French Butter Pound Cake

Le Quatre Quarts

(Four Quarters Cake )

This French butter “pound” cake must have been a simple cake where each ingredient had the same volume (a pound of flour, a pound of sugar, a pound of butter and a pound of eggs – hence the “four quarters”), but I’ve tested and tweaked this recipe, simplified it to make one foolproof pound cake.

 

I like this cake because it has a unique preparation: instead of creaming the sugar and butter together like you would for most cake batters, the butter is beaten by itself until it is light and fluffy, the consistency of mayonnaise.  There is something immensely gratifying in beating butter. It will be folded into the batter last.

 

Choose the best quality butter you can afford, obvi. Butter is important.  

Lemons from my tree

Lemons from my tree


For a lemon pound cake, add zest and fresh lemon juice and a few drops best–quality lemon extract , if you have it.  Sometimes I use all three.  When grating the zest, make sure it is super-finely grated and not stingy; I use a Microplaner, then a quick pass of a knife if the strands are too long.

 

For this cake, I use two 3.5 Quart bowls for my Kitchen Aid Standing Mixer, but if you only have one metal bowl, the recipe is still manageable. Just beat the butter first.  Here’s the recipe:

French Butter Cake

6 oz. (1 ½ sticks) best-quality unsalted butter, at room temp

8 oz. sugar (1cup)

6 oz. plain flour (1 cup), sifted. I use King Arthur unbleached flour

Big Pinch of kosher salt

3 large eggs, at room temp (preferably from your own chickens!)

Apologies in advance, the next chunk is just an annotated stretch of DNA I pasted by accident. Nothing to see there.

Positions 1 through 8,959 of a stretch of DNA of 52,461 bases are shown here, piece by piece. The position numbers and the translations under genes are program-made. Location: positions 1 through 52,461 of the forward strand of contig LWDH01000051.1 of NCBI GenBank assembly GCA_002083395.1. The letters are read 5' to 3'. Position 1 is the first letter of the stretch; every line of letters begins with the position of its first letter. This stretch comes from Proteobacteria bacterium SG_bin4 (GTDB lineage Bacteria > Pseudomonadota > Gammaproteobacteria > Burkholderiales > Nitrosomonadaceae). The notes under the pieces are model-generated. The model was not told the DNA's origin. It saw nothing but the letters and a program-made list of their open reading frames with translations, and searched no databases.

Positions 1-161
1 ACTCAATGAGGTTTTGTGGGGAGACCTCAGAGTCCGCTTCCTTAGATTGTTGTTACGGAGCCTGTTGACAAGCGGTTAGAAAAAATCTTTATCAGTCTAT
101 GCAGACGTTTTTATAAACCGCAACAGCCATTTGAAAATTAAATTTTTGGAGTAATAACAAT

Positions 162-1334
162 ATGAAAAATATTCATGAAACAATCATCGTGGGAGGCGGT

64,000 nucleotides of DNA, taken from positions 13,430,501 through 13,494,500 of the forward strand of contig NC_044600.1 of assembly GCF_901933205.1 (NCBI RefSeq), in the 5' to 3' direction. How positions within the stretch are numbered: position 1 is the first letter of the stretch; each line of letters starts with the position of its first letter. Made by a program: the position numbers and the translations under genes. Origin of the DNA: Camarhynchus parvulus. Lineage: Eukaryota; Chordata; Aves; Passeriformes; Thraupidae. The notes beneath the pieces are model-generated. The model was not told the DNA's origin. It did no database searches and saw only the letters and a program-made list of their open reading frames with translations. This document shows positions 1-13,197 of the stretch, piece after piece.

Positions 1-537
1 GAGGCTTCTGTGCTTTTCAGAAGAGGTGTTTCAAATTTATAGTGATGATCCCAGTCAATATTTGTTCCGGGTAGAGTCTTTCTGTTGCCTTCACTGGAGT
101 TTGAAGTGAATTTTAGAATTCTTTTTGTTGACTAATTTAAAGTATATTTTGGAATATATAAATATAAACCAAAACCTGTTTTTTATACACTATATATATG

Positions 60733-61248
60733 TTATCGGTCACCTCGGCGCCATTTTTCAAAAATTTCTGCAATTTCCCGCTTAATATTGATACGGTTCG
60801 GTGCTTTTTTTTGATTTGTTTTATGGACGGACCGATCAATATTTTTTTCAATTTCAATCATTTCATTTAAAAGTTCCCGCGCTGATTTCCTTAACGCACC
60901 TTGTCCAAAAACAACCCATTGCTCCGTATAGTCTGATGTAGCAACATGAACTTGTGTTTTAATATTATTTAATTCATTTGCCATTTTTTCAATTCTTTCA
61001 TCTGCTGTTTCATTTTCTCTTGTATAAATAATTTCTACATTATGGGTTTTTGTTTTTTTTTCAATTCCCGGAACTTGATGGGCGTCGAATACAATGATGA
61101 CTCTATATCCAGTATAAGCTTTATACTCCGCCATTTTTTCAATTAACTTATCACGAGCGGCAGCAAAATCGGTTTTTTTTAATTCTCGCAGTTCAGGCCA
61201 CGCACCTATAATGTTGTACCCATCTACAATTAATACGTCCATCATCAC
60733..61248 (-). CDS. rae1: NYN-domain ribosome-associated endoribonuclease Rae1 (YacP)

Zest and juice of 1 lemon (from your tree!)



Here’s my method:

Preheat oven 350 degrees. (“Bake” yes, “Convection” no)

Prepare the cake tin: 1 ½ qrt. tin, buttered and floured, with a parchment paper liner on the bottom. (Mine is an thrift store find from France, it measures 9 ½” long x 3 ½” wide x 3 “ tall)

1. With the paddle attachment of your standing mixer, beat the butter on medium – high speed until it is the consistency of mayonnaise, pale white and very soft. (If you only have one Kitchen Aid bowl, set the butter aside in another bowl).

2. With the whisk attachment, whip 3 eggs with a big pinch of salt and 1 cup sugar on medium-high speed 3-5 minutes until very light and pale yellow and doubled in volume  (a.k.a. the “ribbon stage”)

3. Carefully fold in 6 oz. plain flour (in two stages) with a rubber spatula, trying not to deflate the batter too much.

4. Liaison the whipped butter into the batter, and add the lemon zest and 1-2 tablespoons lemon juice (and lemon extract if you have it). In other words, quickly fold in the whipped butter in two stages, making sure it is well incorporated.

5. Pour the batter out into the tin, flatted the top, “bang” the tin once on the counter and

6. Bake the cake 40 minutes @ 350 till risen, golden blond on top and it is firm to the touch.  I tend to rotate/spin the cake very gently for an even rise. The top should crack open as the cake rises for the classic pound cake shape, mounded on the top, with straight sides.

Cool on rack before slicing. This is the hard part… the waiting!

Serve the cake sliced plain or with a lemon glaze (lemon juice and 10x fine sugar and a few drops of milk), or with strawberry puree, fresh whipped cream and a berry garnish.  A dollop of jam or lemon curd would not be unwelcome.

Happy baking!



Pound cake with lemon

Pound cake with lemon









William Cooper